Cheating in the Big Leagues

Yankee pitcher Michael Pineda caught red-handed cheating, but he's not the first one to do it in plain sight.
1:47 | 04/24/14

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Transcript for Cheating in the Big Leagues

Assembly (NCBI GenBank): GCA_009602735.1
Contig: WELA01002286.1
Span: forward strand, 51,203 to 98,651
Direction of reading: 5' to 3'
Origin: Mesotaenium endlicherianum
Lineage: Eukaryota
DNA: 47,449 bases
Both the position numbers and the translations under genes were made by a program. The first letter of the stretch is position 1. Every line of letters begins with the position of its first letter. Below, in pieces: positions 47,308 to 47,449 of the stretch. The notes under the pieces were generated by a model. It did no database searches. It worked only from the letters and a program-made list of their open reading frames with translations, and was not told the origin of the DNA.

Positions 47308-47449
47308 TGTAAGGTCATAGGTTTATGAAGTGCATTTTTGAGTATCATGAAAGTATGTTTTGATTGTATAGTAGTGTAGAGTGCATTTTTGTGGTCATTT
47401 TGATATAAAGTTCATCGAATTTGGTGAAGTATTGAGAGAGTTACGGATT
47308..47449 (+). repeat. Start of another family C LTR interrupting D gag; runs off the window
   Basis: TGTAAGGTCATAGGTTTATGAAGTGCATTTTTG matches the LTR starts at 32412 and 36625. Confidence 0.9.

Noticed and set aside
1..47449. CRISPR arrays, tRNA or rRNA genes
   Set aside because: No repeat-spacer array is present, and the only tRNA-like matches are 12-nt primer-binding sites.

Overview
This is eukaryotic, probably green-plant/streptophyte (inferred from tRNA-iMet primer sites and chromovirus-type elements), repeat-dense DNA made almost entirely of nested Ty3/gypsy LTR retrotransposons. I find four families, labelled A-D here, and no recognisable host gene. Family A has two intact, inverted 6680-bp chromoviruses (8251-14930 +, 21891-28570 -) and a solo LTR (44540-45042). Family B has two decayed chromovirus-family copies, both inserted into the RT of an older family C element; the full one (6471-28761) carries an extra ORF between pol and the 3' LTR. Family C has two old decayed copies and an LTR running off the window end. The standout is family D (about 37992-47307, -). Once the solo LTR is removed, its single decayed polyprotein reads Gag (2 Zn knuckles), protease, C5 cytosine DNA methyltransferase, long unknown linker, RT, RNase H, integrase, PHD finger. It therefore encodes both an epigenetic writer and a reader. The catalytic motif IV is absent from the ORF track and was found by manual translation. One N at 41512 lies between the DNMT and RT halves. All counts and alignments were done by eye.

Next tonight a picture of something so obvious it has everyone saying how did you not see that? The big league pitcher from the yankees caught red handed cheating. ABC's Ryan smith shows us he's not the first ball player to break the rules in plain sight. Reporter: Michael Pineda suspended for ten games for getting himself in a sticky situation last night. Look at his neck. That's pine tar against the rules. And he's ejected. That looks like pine tar. Was it pine tar? Yeah it's pine tar. As yogi bear said this is like deja Vu all over again. The last time these teams met cameras and fans spotted what appeared to be pine tar on his hand. No one called him on it. Figure out a way to maximize their performance. Part of the culture of baseball. Reporter: Mike Lombardi showed us how sticky hands means more control. Perfect. Reporter: You can see the difference before and after. Without pine tar, this curve-ball is shaky, outside the strike zone. With it, it drops fast and hard, nearly impossible to hit. In 1983 Kansas City royal George Brett hits a towering home run sparking controversy with too much pine tar on his back. And look at that, an emery board helping him doctor baseballs. And -- Ryan smith, ABC news, new York. Back here, the dear devil diving off the highest building in the world.

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